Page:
In October 2018 Willem mobilised. He announced the beginning of a cleanup that would pull people from all walks of life, from families and companies, from schools and churches, starting at the headwaters of the Kaalspruit, one of the main tributaries of the Hennops.
Weekend after weekend, week in and week out, people in their hundreds gathered and removed the most evil-smelling and rotting carcasses of humanity’s waste from the rivers. Tons of it. But still, the litter kept coming. And so did the cynics. “It’s no use treating the symptoms,” they would chant. “You’ve got to tackle the causes.” As if Willem and the teams of volunteers didn’t know.
So Willem worked it from both ends – cleaning the rivers while lobbying the authorities whose mandate it was to care for the waterways. And they came. Or at least a few of their more dedicated officials did. And joined in the cleanups, at times, or prepared the riverbanks where cleanups were to happen.
But still, the litter comes. Downstream from Supersport Park in Centurion, dozens of barbel, tough denizens of the most polluted streams, lie rotting in the shallow waters. They couldn’t handle the foul, turgid Hennops. And the polystyrene, the plastic and the nappies keep coming. And the plastic islands in the Hennops continue to grow and solidify.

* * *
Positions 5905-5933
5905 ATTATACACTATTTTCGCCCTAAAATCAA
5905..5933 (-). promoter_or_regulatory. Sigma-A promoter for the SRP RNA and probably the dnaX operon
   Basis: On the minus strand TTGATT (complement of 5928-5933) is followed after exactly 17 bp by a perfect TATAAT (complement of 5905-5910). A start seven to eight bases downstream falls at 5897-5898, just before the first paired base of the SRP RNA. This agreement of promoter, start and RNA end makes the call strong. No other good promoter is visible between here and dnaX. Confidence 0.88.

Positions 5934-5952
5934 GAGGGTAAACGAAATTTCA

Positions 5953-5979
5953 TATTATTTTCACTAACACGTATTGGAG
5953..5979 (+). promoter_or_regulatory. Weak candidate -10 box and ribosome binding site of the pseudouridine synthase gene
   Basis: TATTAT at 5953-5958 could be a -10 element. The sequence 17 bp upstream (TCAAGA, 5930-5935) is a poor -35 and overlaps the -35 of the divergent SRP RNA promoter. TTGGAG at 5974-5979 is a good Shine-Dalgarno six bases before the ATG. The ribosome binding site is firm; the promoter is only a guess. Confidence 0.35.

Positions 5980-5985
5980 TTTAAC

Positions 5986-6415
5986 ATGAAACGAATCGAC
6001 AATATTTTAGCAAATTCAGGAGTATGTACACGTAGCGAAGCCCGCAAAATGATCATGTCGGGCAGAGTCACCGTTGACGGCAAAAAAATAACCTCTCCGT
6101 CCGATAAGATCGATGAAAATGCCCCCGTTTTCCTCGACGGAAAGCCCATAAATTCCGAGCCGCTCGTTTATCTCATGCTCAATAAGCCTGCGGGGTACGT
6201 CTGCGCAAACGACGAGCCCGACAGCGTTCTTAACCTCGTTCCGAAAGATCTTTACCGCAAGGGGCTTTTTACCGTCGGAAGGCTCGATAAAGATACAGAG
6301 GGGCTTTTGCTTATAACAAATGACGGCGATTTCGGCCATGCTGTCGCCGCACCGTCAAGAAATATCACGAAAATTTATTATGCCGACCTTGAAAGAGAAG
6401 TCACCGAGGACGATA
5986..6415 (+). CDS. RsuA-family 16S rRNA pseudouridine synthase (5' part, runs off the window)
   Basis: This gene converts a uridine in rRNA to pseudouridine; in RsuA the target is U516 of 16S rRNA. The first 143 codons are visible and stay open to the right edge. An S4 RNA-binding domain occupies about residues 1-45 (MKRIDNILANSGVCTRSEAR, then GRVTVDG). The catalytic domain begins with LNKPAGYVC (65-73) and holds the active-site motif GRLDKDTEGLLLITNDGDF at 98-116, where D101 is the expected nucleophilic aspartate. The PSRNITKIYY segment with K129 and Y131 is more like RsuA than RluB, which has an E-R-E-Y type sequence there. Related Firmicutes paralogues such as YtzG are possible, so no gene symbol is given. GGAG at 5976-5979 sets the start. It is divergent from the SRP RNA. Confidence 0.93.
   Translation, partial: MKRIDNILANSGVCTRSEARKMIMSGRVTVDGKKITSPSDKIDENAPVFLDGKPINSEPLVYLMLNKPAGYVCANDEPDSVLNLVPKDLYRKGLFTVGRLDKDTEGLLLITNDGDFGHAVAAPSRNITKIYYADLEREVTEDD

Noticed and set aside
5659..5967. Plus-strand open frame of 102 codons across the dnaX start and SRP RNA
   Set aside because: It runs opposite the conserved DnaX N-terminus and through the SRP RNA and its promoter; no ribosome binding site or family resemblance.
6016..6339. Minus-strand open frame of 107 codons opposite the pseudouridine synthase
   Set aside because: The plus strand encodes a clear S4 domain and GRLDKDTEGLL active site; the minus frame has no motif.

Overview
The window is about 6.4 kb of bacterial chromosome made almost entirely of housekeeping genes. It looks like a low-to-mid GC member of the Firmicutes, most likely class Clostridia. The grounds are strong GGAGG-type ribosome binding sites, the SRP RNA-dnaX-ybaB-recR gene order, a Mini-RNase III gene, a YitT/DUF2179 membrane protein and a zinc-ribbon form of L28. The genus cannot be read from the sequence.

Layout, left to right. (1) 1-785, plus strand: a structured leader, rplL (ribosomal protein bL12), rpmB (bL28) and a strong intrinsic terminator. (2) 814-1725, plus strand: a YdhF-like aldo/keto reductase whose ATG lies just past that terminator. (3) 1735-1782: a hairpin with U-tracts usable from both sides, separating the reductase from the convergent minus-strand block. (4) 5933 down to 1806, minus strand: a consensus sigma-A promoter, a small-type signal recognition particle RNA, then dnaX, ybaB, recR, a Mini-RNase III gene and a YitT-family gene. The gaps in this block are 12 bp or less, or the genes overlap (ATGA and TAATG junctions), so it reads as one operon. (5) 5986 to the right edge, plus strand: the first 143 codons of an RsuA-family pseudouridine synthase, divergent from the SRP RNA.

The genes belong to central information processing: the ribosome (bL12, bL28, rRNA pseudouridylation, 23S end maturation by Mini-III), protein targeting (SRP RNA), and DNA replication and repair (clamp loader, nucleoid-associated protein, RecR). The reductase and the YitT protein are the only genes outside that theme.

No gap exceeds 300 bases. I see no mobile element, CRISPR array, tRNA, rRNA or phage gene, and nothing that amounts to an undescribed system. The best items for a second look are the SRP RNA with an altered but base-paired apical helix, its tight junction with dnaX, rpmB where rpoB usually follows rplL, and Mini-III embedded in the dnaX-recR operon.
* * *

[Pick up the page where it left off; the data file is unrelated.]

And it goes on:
It’s one thing to mobilise in order to tackle the challenge in front of you, another to maintain the momentum in the face of an avalanche that seems to grow in size every week. The real challenge, as the cynics rightly point out (without giving any solutions!), is how to tackle the problem at source.
And the “source” carries some of SA’s most intractable socio-economic challenges. Informal settlements along river banks with little means of income and no consistent waste collection (refuse removal trucks often can’t get into these crowded spaces without proper streets); the Bagarezi (informal waste-pickers) who recycle a phenomenal quantity of material from rubbish, but who often live on the rivers and use them to wash their reclaimed goods; illegal sewer outlets; factories illegally releasing toxic water; dysfunctional Wastewater Treatment Works such as those at Olifantsfontein and Sunderland Ridge; an ineffective Water and Sanitation Department.
But the worst are unscrupulous “developers” who either force building rubble removers, or buy their products, to dump their tons into rivers and wetlands to create illegal platforms on which dozens of new shacks are built and sold. Gauteng and its local authorities are yet to discover the cost of this activity, on infrastructure, destruction of natural resources and the possible loss of life when a flood comes. It is not being curbed by the authorities and appears to be out of control and possibly controlled by a political mafia.